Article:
Secondly, some of the values are made switchable with reed relays to subtly change the frequencies of the controls presumably for different channels.  This is in line with H&K saying they voice each channel differently.  Believe me when I say there is a lot more additional switched voicing for each channel outside of this area which I have not gone into yet.  They've done extensive work on this aspect.  SW1-A increases the value of C2 by adding or removing the high value resistor R4 to C3 making it effectively inactive.  At the same time Sw1-B drops the value of R2 by putting R1 in parallel, and it also puts C1 into the circuit by shorting the high value resistor in series with it.  The circuit is complicated by the fact that there is a DC voltage reference added in there which introduces switching pops with capacitors, so R3 R4 and R5 are very high values and probably only there to prevent that by maintaining charge levels in the caps.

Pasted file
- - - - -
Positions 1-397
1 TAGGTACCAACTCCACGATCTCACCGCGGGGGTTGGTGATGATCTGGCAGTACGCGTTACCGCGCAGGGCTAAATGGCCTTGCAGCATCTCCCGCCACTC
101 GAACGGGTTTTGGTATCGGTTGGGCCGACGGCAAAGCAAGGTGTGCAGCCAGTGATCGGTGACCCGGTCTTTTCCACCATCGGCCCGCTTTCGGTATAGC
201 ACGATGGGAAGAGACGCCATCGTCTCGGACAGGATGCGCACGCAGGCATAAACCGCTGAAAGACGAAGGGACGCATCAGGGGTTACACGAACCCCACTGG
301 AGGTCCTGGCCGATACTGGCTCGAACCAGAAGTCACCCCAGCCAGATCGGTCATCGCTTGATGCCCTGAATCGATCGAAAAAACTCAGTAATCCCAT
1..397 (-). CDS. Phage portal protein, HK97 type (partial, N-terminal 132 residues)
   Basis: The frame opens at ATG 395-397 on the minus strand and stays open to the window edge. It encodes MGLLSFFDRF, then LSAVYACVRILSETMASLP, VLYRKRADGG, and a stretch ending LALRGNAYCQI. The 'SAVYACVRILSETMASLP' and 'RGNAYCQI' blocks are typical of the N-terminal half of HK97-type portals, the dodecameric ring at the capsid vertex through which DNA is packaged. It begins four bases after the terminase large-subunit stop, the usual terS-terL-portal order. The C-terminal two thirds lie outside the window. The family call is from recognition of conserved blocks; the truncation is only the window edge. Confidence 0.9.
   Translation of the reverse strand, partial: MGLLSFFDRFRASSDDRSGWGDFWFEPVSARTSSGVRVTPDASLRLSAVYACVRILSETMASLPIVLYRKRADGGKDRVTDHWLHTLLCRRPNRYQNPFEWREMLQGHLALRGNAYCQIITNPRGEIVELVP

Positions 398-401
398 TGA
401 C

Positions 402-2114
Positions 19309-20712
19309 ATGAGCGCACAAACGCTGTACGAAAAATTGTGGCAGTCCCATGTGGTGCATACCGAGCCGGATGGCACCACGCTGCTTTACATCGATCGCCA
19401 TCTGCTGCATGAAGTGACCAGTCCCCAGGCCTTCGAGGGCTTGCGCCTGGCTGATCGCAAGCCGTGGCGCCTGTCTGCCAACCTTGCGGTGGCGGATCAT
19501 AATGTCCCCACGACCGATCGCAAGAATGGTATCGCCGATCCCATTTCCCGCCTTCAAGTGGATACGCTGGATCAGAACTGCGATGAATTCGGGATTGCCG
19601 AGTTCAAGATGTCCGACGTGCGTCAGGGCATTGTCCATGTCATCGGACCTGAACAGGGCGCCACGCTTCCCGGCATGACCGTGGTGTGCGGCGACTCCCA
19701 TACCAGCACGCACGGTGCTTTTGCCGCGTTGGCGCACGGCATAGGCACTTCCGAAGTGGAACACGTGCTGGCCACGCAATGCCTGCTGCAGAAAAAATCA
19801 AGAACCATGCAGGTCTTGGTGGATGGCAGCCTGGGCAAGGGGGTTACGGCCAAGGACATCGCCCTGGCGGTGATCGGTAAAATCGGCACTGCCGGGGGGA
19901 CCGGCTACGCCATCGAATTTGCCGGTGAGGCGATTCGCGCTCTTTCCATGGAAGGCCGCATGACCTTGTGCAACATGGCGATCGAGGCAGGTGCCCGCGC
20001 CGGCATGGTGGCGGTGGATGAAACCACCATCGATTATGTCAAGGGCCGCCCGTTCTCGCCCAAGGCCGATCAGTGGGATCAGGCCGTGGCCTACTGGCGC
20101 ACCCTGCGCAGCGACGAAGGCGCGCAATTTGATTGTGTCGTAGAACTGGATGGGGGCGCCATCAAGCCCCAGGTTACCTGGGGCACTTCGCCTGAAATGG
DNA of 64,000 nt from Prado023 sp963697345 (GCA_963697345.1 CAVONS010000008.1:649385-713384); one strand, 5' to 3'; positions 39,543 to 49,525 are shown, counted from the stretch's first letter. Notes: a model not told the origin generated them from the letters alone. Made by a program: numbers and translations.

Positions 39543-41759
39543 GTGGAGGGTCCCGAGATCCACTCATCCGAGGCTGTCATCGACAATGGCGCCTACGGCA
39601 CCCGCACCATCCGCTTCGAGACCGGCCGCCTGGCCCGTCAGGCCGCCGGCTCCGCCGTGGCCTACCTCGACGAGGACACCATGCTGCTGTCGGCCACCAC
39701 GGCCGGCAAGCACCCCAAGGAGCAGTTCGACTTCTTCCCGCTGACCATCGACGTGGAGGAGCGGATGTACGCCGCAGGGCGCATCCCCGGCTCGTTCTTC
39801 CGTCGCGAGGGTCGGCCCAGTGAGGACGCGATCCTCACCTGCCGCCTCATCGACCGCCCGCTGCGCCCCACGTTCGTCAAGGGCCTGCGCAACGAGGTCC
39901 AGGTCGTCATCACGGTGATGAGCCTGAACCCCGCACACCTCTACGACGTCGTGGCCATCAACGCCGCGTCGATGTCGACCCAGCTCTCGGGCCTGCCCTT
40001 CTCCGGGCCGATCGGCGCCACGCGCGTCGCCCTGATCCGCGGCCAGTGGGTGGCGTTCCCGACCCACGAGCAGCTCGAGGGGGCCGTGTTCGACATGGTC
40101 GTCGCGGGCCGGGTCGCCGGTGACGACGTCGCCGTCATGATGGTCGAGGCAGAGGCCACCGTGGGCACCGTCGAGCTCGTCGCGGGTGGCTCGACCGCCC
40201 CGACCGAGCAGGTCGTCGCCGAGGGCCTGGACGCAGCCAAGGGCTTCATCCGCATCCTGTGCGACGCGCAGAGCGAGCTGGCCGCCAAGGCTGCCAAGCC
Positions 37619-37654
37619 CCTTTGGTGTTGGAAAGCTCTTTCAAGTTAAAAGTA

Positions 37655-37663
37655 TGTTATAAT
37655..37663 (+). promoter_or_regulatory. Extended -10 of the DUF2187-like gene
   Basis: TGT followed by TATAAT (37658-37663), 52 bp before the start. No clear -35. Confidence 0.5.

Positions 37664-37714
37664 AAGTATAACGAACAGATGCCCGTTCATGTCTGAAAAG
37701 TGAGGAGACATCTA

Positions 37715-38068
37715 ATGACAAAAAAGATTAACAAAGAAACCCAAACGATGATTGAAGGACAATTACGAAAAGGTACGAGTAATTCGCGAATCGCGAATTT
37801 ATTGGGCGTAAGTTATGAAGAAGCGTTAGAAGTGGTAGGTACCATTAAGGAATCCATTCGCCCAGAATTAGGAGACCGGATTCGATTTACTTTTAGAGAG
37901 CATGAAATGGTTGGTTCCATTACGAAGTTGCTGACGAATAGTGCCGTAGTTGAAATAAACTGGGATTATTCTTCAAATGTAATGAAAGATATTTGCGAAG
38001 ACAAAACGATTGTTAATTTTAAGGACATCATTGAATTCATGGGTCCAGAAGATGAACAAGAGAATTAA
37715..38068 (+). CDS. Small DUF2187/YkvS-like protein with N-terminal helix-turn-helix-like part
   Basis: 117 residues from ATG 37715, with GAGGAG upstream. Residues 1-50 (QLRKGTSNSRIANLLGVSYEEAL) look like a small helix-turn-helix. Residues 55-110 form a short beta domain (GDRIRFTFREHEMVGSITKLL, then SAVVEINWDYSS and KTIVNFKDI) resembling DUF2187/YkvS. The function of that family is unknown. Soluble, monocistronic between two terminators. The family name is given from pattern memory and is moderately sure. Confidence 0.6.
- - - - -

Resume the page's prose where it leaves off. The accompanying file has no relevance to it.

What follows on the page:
If you plug in the basic values into the Duncan Amplification Tone Stack Calculator you will see that the amp is optimally flat with the Bass and Treble around 3% and the Middle at 81%.  That setup of Bass/Treble very low, Middle very high is normal for this sort of configuration though the Middle level is usually higher than that.  By flat I mean that it is electrically flat in its frequency response, that will not sound flat to our ears!  If you don't have the Duncan software you can get it free here:  Duncan TSC Download
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    bordonbert

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    Re: Possibly the most versatile amp out there?